Toyota Prius Plug-In
The battle of the hybrids has become more complicated over the past year, and the complications aren't about to stop. It used to be you either bought a hybrid or you didn't. Now you can buy a hybrid, plug-in hybrid, electric car, or conventional gasoline-powered vehicle. But are all these options important?
Some say electric cars like the Nissan Leaf are the future, but that future is a ways off due to the need to install public charging infrastructure. A plug-in hybrid such as the upcoming 2012 Prius Plug-In can be viewed as a stepping stone.
With an electric car, once the battery is depleted you can't drive the vehicle until you recharge. A plug-in hybrid allows you to drive a certain distance on battery power, and then reverts back to being a typical hybrid.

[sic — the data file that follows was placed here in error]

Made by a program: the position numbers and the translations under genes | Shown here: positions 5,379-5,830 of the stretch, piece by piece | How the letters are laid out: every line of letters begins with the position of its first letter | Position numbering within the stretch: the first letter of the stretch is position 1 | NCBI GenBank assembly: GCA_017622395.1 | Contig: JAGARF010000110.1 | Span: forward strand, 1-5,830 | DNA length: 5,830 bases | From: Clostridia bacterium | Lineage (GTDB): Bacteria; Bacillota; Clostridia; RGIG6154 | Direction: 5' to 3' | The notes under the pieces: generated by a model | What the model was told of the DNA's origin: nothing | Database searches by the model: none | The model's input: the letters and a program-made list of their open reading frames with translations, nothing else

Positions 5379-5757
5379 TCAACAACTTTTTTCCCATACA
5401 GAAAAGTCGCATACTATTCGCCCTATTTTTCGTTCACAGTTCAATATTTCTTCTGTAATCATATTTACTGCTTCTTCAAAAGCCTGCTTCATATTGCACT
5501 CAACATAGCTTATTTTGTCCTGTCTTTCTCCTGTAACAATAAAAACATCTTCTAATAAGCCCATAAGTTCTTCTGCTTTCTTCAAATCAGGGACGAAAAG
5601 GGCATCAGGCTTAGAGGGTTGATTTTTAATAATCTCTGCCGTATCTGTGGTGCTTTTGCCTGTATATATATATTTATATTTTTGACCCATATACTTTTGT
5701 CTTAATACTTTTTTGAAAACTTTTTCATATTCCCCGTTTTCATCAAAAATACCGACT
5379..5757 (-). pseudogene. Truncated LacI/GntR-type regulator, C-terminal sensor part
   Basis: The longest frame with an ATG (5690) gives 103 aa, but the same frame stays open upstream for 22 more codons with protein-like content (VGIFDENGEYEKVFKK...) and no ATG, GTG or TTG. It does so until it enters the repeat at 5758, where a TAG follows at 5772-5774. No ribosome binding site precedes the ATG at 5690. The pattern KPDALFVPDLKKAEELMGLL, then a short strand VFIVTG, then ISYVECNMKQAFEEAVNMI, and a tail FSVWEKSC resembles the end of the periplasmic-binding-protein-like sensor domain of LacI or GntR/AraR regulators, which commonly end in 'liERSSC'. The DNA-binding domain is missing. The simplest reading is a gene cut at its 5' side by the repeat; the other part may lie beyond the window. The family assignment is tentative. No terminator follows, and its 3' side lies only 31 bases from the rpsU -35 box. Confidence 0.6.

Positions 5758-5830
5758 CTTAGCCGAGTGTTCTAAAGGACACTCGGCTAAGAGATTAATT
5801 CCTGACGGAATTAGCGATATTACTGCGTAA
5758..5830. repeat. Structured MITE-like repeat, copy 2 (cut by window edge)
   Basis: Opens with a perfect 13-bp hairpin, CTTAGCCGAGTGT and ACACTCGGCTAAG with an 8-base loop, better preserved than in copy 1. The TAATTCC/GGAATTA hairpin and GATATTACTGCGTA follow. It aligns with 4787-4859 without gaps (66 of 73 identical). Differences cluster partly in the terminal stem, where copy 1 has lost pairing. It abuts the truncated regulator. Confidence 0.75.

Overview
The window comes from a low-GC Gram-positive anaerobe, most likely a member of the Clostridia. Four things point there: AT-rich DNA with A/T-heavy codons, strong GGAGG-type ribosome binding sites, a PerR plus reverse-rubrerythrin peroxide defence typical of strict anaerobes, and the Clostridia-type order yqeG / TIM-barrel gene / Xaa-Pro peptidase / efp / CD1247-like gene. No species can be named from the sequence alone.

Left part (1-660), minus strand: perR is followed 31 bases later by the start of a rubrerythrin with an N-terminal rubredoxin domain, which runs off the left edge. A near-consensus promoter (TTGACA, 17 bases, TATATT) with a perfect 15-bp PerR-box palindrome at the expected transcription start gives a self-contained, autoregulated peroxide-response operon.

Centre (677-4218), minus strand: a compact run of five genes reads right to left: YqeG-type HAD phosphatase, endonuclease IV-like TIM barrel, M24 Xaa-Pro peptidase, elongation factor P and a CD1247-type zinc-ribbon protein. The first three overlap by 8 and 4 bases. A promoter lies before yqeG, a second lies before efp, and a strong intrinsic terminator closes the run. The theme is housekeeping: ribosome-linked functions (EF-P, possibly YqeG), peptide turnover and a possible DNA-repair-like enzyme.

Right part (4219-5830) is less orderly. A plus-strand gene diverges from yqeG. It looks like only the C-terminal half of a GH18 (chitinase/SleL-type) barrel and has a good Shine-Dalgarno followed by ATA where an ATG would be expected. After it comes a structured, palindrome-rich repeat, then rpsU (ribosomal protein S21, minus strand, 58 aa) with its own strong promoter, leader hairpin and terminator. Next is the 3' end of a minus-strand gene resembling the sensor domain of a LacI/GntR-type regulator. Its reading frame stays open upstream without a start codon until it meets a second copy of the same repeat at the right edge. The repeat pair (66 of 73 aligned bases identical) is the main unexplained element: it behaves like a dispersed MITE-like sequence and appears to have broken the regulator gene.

Vehicles like the Chevrolet Volt are even more confusing for some. It has the ability to run on battery power for 20 to 40 miles depending on conditions. It then has a range-extending generator (gasoline engine) that provides power to the depleted battery pack, which then turns the wheels. Many consumers view this as a hybrid, but it's a different kind of hybrid.
Today we ask you if plug-in hybrids are important. Tweet us your response and make sure to include the hashtag #PlugInHybrids -- and you'll join the chorus right here via CoverItLive.